Cranial mononeuropathy III

  • Definition
    • Cranial mononeuropathy III is a nerve disorder. It affects the function of the third cranial nerve. As a result, the person may have double vision and eyelid drooping.

  • Alternative Names
    • Third cranial nerve palsy; Oculomotor palsy; Pupil-involving third cranial nerve palsy; Mononeuropathy - compression type

  • Causes
    • Mononeuropathy means that only one nerve is affected. This disorder affects the third cranial nerve in the skull. This is one of the cranial nerves that control eye movement. Causes may include:

      • Brain aneurysm
      • Infections
      • Abnormal blood vessels (vascular malformations)
      • Sinus thrombosis
      • Tissue damage from loss of blood flow (infarction)
      • Trauma (from head injury or caused accidentally during surgery)
      • Tumors or other growths (especially tumors at the base of the brain and pituitary gland)

      In rare cases, people with migraine headaches have a temporary problem with the oculomotor nerve. This is probably due to a spasm of the blood vessels. In some cases, no cause can be found.

      People with diabetes may also develop a neuropathy of the third nerve.

  • Symptoms
    • Symptoms may include:

      • Double vision, which is the most common symptom
      • Drooping of one eyelid (ptosis)
      • Enlarged pupil that does not get smaller when a light shines on it
      • Headache or eye pain

      Other symptoms may occur if the cause is a tumor or swelling of the brain. Decreasing alertness is serious, because it could be a sign of brain damage or impending death.

  • Exams and Tests
    • An eye examination may show:

      • Enlarged (dilated) pupil of the affected eye
      • Eye movement abnormalities
      • Eyes that are not aligned

      Your health care provider will do a complete examination to find out if other parts of the nervous system are affected. Depending on the suspected cause, you may need:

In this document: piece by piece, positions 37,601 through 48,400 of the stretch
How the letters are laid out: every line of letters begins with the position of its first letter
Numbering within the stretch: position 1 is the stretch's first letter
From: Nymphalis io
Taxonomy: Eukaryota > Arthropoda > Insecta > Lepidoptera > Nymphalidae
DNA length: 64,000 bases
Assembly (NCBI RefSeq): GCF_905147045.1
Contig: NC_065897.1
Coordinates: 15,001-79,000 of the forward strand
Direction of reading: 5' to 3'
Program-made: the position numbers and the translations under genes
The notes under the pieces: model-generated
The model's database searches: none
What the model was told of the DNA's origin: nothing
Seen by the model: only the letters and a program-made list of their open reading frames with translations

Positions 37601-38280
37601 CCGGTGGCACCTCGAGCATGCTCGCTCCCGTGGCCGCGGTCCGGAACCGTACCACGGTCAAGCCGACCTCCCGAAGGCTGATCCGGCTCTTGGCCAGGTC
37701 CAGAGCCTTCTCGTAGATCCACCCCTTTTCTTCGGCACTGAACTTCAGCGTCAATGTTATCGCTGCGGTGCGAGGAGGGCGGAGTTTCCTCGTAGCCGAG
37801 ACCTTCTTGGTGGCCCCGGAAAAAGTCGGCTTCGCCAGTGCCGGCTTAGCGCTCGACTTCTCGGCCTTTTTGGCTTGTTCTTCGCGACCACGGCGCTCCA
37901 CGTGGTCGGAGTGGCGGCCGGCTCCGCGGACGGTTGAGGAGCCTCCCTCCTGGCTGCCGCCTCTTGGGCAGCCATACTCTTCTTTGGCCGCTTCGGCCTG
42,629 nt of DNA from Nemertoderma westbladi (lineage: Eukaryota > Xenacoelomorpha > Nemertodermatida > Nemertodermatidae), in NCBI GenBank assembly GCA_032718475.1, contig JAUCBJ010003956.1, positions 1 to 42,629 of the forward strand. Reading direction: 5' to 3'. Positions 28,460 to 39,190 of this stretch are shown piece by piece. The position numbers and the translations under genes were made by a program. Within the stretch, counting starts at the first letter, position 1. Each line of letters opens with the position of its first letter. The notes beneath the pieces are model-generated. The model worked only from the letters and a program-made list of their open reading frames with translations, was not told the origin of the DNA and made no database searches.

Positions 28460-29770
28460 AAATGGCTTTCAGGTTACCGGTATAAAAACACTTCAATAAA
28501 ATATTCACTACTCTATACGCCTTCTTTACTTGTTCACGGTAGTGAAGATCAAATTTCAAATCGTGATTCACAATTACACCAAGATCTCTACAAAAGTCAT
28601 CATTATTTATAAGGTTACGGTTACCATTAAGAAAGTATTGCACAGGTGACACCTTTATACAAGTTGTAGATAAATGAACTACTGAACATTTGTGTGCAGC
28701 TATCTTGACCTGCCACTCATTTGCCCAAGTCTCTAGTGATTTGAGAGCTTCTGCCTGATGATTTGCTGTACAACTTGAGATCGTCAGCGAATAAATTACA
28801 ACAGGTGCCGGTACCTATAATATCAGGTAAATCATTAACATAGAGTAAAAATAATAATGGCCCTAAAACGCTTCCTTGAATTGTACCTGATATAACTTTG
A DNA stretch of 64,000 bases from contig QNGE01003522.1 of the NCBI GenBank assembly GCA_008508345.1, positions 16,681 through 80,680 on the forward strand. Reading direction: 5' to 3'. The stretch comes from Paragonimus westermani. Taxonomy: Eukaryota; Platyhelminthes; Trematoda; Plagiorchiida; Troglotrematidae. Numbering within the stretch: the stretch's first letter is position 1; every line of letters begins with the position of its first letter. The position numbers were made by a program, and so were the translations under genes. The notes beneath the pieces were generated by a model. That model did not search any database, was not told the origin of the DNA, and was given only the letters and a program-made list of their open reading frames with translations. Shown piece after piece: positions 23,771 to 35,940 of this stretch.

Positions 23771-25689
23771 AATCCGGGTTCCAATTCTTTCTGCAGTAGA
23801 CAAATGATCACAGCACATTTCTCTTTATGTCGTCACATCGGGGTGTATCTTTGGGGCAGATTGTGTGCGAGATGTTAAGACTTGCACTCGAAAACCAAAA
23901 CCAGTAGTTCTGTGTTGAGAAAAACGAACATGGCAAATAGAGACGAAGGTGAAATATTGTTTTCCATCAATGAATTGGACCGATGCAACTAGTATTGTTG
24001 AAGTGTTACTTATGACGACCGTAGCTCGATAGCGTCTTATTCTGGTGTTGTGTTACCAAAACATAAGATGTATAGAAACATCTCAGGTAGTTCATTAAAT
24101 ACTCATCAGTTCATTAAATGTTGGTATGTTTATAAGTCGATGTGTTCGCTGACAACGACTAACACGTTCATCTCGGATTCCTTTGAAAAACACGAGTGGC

You may need to be referred to a doctor who specializes in vision problems related to the nervous system (neuro-ophthalmologist).

  • Treatment
    • Some people get better without treatment. Treating the cause (if it can be found) may relieve the symptoms.

      Other treatments to relieve symptoms may include:

      • Corticosteroid medicines to reduce swelling and relieve pressure on the nerve (when caused by a tumor or injury)
      • Eye patch or glasses with prisms to reduce double vision
      • Pain medicines
      • Surgery to treat eyelid drooping or eyes that are not aligned
  • Outlook (Prognosis)
    • Some people will respond to treatment. In a few others, permanent eye drooping or loss of eye movement will occur.

      Causes such as brain swelling due to a tumor or stroke, or a brain aneurysm may be life threatening.

  • When to Contact a Medical Professional
    • Call your provider if you have double vision and it does not go away in a few minutes, especially if you also have eyelid drooping.

  • Prevention
    • Quickly treating disorders that could press on the nerve may reduce the risk of developing cranial mononeuropathy III.

  • References
    • Rucker JC, Thurtell MJ. Cranial neuropathies. In: Daroff RB, Jankovic J, Mazziotta JC, Pomeroy SL, eds. Bradley's Neurology in Clinical Practice. 7th ed. Philadelphia, PA: Elsevier; 2016:chap 104.